It is now established that stimulation of astrocytes with RANTES induces a storm of proinflammatory chemokines and cytokines. This self-limiting inflammatory cascade may be responsible for prolonging production of inflammatory mediators within the central nervous system. We propose to examine the molecular basis for glial cell responses to the prototype chemokine, RANTES. Specifically, we will define the major signaling requirements for RANTES-mediated astrocyte activation. The proposal lists three specific Aims. The first is to identify the immediate early genes transcribed in this system. Preliminary data suggest that RANTES stimulated astrocytes produce TNF-a and that this cytokine in turn stimulates production of MCP-1 and perhaps other inflammatory mediators. Thus treatment of astrocytes with neutralizing anti-TNF-a Ab blocked induction of MCP-1 transcripts while expression of other chemokines and cytokines remained unaffected. Additional Ab blocking experiments are designed to identify other intermediary factors. Astrocytes derived from TNF-a and IL-1 R knockout mice alone or in combination with neutralizing antibodies will also be used to examine this issue. The role of membrane TNF and its two receptors will also be examined.
Aim #2 focuses on the role of p90RSK in signaling. Astrocytes transfected with a dominant negative RSK mutant failed to transcribe a chemokine promoter-luciferase construct indicating a major role for the RSK kinase in regulating the RANTES signal transduction pathway. Our working hypothesis is that activation of a MAP kinase results in RSK phosphorylation, activation, and nuclear translocation. Preliminary data support this hypothesis but leave several questions open including identifying additional upstream signaling components. The tissue specificity of the RANTES-induced signaling pathway will be compared between astrocytes and microglia.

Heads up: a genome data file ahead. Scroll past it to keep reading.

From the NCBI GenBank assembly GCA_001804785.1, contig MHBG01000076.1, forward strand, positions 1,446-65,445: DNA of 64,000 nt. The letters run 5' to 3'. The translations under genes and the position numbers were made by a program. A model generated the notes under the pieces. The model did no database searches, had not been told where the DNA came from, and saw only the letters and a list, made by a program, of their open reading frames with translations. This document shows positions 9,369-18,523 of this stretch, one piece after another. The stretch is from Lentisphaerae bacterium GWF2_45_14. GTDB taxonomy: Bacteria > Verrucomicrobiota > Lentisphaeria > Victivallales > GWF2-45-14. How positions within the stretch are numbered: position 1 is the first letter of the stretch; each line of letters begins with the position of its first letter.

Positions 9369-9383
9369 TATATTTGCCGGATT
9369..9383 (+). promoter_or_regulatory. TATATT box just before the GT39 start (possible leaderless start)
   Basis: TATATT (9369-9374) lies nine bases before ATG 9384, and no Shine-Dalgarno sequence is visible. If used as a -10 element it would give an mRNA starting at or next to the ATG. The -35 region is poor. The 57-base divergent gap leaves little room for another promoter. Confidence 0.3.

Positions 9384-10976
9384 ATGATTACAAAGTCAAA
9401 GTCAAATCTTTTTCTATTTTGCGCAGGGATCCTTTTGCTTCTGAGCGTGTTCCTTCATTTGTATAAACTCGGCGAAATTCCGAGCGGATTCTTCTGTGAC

The third Aim focuses on defining the factors controlling transcription of chemokines in astrocytes. Using mutagenesis of the chemokine promoter used to drive a luciferase reporter we demonstrated one NF-kB site was critical for inducing transcriptional activity. Additional mutagenesis experiments are designed to identify other promoter elements especially those activated by RSK. In summary, the proposed experiments should provide insights into the role of chemokines in glial biology and expand our vision of the broadening field of chemokine biology.

National Institute of Health (NIH)
National Institute of Neurological Disorders and Stroke (NINDS)
Research Project (R01)
Project #
Application #
Study Section
Molecular, Cellular and Developmental Neurosciences 2 (MDCN)
Program Officer
Jacobs, Tom P
Project Start
Project End
Budget Start
Budget End
Support Year
Fiscal Year
Total Cost
Indirect Cost
Harvard University
Schools of Medicine
United States
Zip Code
Di, Yuwei; Li, Shitao; Wang, Lingyan et al. (2008) Homeostatic interactions between MEKK3 and TAK1 involved in NF-kappaB signaling. Cell Signal 20:705-13
Abromson-Leeman, Sara; Ladell, Daniel S; Bronson, Roderick T et al. (2007) Heterogeneity of EAE mediated by multiple distinct T-effector subsets. J Neuroimmunol 192:3-12
Li, Shitao; Wang, Lingyan; Berman, Michael A et al. (2006) RNAi screen in mouse astrocytes identifies phosphatases that regulate NF-kappaB signaling. Mol Cell 24:497-509
Zhai, Qiwei; Luo, Yi; Zhang, Ye et al. (2004) Low nuclear levels of nuclear factor-kappa B are essential for KC self-induction in astrocytes: requirements for shuttling and phosphorylation. Glia 48:327-36
Luo, Yi; Berman, Michael A; Abromson-Leeman, Sara R et al. (2003) Tumor necrosis factor is required for RANTES-induced astrocyte monocyte chemoattractant protein-1 production. Glia 43:119-27